This landscape painting, dominated by dark and chilling colors, was created by the Dutch artist, Johannes Glauber (c. 1646–1726). The scene re-creates the beginning of the myth of Io—a Naiad nymph fathered by the river god, Inachus. Io had the misfortune of crossing paths with Zeus (or Jupiter), the ever-lustful, and often unrestrained, high-god of the Greco-Roman pantheon of deities. Zeus offered to escort the nymph wherever she wanted to go, but as soon as he revealed his identity to her, Io became defensive. She had evidently heard of Zeus’ assaultive nature regarding women, and she wanted nothing to do with him. Unfortunately, when Zeus had his lecherous mind set, he was not one to give up the chase, regardless of consent. The Roman poet, Ovid (43 BCE-17 CE), skillfully described the uncomfortable scene:
“[Zeus said] If you are afraid to enter the wild beasts’ lair on your own,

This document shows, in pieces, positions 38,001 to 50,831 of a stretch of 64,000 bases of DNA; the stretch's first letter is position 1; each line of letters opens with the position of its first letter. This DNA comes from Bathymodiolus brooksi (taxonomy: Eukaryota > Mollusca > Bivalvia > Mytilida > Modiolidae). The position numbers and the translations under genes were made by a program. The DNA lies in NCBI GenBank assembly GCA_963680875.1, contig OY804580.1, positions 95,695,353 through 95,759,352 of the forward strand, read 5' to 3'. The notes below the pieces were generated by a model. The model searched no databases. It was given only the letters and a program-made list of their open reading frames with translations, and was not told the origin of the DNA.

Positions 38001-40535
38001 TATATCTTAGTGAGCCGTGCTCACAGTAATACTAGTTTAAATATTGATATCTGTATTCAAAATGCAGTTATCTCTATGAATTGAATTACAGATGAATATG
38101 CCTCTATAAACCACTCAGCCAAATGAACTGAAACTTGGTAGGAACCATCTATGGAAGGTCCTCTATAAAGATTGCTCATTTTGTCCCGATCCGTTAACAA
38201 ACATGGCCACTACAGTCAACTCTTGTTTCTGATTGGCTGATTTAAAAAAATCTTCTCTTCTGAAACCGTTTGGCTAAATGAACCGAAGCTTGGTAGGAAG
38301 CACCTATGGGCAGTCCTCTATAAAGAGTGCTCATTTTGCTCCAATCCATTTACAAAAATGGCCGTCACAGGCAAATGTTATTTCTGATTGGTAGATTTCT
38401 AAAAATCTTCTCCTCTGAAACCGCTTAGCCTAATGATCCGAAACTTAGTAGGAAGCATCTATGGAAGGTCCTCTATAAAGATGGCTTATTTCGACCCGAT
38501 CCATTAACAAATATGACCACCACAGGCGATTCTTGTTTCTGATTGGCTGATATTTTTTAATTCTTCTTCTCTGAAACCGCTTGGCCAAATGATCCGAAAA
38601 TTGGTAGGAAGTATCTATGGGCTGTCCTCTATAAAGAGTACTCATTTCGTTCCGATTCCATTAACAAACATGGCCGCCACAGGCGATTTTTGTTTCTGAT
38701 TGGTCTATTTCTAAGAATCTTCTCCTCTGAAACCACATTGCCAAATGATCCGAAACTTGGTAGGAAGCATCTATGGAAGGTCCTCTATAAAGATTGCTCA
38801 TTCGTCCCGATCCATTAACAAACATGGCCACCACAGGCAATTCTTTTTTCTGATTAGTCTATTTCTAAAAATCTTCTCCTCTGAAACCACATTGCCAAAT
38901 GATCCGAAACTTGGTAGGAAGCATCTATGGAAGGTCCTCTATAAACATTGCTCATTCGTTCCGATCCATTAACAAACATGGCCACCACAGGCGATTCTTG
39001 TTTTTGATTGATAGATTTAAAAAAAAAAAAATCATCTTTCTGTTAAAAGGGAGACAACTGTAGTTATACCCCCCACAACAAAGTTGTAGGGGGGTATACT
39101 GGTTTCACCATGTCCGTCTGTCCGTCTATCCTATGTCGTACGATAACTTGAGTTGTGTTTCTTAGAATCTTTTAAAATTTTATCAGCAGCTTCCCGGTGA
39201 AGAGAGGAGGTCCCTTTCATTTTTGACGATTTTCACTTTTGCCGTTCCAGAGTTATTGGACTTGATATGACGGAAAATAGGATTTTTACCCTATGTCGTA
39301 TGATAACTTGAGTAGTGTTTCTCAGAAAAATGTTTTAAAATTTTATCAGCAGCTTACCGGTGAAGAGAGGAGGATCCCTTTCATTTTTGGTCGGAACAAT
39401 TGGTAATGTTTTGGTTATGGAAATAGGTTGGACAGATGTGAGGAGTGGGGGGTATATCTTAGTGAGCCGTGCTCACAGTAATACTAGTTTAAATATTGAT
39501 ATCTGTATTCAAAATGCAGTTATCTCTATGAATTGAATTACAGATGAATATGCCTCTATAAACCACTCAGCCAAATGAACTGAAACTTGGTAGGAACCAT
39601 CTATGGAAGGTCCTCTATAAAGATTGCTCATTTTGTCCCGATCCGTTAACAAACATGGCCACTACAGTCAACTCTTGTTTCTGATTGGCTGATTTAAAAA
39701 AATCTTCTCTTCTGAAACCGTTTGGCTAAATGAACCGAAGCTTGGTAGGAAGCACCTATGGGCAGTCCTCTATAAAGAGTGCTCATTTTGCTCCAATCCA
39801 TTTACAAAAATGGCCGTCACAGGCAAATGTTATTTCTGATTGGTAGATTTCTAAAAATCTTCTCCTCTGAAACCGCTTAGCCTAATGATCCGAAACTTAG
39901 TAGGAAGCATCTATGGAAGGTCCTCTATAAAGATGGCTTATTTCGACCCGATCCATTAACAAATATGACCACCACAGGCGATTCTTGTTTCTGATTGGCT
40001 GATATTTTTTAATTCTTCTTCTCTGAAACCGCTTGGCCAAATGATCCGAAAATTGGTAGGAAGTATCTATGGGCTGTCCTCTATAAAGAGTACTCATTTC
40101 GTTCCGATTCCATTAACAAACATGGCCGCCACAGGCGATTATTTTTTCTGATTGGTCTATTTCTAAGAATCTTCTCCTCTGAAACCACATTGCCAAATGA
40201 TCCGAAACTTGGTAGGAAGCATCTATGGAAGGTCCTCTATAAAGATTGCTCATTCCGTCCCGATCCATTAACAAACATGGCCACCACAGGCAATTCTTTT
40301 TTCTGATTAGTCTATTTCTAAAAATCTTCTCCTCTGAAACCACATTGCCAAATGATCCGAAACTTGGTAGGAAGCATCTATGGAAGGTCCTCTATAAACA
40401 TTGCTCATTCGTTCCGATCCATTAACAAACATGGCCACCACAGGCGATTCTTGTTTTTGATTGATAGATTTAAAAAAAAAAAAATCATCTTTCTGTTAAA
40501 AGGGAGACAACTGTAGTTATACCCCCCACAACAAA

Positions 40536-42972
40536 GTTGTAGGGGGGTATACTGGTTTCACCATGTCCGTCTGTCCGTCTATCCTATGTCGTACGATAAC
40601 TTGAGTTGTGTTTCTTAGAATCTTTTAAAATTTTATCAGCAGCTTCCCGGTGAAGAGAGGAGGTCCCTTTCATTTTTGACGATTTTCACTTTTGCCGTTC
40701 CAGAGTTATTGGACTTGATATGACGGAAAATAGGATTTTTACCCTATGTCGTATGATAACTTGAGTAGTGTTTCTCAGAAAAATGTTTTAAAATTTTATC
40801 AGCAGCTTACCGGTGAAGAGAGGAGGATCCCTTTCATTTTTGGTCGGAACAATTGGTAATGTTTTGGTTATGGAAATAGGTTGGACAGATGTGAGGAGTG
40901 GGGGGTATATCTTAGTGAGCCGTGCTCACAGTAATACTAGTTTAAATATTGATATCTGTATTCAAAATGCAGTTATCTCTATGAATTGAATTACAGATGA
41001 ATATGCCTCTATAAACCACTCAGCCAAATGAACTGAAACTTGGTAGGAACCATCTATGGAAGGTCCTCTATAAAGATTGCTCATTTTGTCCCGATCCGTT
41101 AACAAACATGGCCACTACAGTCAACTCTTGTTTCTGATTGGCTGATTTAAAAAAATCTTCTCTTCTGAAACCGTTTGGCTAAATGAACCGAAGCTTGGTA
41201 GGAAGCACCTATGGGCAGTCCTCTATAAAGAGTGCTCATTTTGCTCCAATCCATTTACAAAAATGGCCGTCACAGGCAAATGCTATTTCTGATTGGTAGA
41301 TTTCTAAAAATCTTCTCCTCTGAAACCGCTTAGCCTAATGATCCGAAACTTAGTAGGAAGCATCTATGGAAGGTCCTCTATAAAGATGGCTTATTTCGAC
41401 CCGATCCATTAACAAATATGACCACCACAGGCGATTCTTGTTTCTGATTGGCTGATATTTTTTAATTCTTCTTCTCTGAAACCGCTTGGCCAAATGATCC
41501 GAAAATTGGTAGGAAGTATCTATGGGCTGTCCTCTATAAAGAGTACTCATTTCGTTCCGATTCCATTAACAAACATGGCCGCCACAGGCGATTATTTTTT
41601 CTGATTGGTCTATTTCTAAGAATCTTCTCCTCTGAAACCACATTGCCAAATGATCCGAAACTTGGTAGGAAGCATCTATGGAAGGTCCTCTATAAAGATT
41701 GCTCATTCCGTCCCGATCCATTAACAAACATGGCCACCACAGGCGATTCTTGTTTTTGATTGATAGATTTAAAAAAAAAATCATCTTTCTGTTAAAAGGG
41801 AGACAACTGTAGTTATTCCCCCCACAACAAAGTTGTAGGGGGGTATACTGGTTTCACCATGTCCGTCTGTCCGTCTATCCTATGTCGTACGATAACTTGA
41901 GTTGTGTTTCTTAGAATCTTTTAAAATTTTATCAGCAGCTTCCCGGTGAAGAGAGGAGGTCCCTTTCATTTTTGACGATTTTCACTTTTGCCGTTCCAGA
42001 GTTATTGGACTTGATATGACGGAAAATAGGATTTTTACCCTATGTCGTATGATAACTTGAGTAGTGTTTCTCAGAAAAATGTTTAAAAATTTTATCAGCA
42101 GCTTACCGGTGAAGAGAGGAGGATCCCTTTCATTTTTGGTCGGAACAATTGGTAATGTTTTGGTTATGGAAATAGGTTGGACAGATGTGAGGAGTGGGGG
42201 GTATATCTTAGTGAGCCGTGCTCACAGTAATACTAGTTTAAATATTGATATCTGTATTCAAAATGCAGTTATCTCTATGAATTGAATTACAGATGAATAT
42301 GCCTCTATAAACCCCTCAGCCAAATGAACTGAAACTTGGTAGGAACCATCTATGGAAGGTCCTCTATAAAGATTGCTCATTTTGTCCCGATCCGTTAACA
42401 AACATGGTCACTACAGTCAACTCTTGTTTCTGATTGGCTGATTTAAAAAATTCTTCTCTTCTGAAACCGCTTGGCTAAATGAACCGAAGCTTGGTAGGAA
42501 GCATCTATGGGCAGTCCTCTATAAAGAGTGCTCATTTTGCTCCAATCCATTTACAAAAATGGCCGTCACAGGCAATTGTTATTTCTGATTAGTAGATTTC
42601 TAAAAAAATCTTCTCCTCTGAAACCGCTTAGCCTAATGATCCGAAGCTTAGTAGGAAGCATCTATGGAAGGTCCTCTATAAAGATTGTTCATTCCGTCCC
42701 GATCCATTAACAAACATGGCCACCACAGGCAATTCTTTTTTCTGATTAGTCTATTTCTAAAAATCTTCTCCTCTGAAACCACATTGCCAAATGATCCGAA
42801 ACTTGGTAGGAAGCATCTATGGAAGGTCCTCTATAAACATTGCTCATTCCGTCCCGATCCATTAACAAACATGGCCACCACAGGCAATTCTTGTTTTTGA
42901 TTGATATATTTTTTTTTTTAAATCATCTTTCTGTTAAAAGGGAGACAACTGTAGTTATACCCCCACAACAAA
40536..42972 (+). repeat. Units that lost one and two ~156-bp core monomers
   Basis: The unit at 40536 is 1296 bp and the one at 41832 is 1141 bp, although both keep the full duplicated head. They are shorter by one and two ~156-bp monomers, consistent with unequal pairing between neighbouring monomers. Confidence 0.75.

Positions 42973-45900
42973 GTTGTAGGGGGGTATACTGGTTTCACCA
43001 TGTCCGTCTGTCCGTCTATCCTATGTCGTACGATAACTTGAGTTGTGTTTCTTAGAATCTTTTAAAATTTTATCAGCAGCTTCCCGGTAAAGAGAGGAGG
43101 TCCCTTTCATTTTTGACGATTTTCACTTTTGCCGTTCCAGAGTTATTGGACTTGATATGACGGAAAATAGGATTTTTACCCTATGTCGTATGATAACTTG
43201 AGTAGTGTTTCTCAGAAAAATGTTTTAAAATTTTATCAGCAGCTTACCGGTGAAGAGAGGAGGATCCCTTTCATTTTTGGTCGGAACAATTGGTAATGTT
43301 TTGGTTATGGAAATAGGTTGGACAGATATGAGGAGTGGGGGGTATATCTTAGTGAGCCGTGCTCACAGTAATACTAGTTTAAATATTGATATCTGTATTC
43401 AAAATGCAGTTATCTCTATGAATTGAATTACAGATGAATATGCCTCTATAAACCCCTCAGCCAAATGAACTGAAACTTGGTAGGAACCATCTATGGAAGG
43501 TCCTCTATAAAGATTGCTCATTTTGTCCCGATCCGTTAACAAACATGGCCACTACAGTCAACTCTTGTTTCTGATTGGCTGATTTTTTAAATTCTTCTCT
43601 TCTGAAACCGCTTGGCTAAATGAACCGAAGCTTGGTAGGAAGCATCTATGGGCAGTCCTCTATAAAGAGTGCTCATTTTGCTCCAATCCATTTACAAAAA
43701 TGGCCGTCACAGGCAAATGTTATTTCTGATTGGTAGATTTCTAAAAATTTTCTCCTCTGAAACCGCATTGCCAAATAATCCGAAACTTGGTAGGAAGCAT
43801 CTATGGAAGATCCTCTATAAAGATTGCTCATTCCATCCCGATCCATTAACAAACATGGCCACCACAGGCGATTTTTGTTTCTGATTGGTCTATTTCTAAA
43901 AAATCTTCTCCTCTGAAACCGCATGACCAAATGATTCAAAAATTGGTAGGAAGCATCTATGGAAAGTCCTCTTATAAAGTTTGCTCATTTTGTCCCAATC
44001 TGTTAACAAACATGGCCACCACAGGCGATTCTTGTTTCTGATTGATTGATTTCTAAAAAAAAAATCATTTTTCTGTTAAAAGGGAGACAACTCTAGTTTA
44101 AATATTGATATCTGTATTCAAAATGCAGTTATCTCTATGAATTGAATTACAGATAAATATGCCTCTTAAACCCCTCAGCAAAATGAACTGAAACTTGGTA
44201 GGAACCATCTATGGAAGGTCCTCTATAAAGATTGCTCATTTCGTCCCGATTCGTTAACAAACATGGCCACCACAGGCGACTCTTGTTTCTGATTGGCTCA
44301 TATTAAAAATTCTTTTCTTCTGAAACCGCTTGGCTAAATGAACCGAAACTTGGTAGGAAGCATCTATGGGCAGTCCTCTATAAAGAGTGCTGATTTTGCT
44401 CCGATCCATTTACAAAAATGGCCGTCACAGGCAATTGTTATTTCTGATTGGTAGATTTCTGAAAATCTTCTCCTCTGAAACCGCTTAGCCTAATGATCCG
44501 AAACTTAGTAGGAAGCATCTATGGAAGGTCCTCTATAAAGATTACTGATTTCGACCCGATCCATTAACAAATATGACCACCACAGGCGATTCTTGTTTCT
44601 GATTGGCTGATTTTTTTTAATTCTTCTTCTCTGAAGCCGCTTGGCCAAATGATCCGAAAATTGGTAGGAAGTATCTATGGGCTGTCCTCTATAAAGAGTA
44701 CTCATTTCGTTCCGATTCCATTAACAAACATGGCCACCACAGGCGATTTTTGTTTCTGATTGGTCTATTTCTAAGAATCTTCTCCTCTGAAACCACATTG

you’ll be safe with a god to guide you into the forest’s secret
recesses—no ordinary god, but I who wield in my mighty
hand the sceptre of heaven and hurl the volatile lightning.’
She started to flee. ‘Don’t run from me now!’ Already she’d left
the pastures of Lerna and woody Lyrcéan country behind her,
when Jupiter, throwing a mantle of darkness over the wide earth,
halted the flight of the runaway nymph and stealthily raped her”
(Ovid, Metamorphoses, I.593-600)
Such is the sad tale that is unfolding in the dimly-lit painting above by Johannes Glauber. Unfortunately, Io’s tale did not end with her assault. According to the story, Zeus would go on to turn Io into a cow to hide her from Hera—Zeus’s vengeful wife, who was as (or more) hostile to her husband’s victims as she was scornful to Zeus. Hera, suspicious about the affection that Zeus was showing to his mysterious animal, seized the cow-nymph and had her guarded. In response, the god Hermes was sent, on Zeus’ orders, to free the bovine Io from her captivity. Yet, as soon as cow-Io was sprung from her pasture, Hera felt her suspicions were confirmed, and therefore she sent demon-like entities to haunt Io. In cattle form, Io wandered the earth while being chased by her demons, eventually reaching Egypt. Fortunately, Zeus had been slowly but steadily placating Hera’s wrath behind the scenes, and Io was eventually allowed to be reverted back to her humanoid shape.
Written by C. Keith Hansley
- Metamorphoses by Ovid. Translated by David Raeburn. Penguin Classics; Revised Edition, 2004.